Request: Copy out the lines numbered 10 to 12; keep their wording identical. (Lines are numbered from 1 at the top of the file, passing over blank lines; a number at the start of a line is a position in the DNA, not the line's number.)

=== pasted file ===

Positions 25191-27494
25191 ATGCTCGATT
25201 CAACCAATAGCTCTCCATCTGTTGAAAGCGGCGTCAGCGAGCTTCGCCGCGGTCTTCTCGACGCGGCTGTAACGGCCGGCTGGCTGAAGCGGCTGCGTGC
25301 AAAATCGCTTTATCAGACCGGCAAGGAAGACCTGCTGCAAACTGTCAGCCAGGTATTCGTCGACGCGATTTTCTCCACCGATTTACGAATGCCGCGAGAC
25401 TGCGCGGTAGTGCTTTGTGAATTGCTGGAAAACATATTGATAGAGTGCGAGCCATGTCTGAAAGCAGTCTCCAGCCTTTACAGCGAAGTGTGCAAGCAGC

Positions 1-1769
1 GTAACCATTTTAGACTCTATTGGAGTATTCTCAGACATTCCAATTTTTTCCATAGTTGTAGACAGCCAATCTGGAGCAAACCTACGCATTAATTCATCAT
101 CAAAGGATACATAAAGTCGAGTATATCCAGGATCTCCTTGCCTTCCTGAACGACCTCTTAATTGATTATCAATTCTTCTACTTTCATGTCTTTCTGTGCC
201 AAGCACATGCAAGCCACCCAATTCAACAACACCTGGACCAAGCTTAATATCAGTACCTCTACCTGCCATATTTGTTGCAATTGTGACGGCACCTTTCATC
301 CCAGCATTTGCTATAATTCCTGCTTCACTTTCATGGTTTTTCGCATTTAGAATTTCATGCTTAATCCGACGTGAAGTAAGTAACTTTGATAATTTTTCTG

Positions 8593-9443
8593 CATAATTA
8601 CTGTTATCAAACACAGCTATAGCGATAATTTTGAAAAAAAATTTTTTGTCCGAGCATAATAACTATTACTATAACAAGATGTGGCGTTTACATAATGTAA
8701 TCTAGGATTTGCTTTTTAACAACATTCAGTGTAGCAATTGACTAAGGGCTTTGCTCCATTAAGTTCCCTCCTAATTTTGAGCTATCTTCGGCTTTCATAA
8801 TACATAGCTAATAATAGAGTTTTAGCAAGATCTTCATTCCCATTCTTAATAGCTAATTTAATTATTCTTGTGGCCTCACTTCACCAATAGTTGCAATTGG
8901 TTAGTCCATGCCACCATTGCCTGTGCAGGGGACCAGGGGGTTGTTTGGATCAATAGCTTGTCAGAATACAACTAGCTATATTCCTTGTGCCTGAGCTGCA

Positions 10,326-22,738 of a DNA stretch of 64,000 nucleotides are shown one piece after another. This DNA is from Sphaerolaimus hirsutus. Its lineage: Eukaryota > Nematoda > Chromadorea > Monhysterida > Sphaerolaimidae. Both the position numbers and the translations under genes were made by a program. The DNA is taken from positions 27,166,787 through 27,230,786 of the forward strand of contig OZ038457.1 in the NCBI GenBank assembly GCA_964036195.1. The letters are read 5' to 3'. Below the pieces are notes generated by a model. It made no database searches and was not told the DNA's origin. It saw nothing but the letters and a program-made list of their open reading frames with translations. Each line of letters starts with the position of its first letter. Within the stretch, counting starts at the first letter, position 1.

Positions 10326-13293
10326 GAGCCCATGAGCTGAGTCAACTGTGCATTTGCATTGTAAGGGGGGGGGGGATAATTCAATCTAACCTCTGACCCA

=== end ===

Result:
301 CCAGCATTTGCTATAATTCCTGCTTCACTTTCATGGTTTTTCGCATTTAGAATTTCATGCTTAATCCGACGTGAAGTAAGTAACTTTGATAATTTTTCTG

Positions 8593-9443
8593 CATAATTA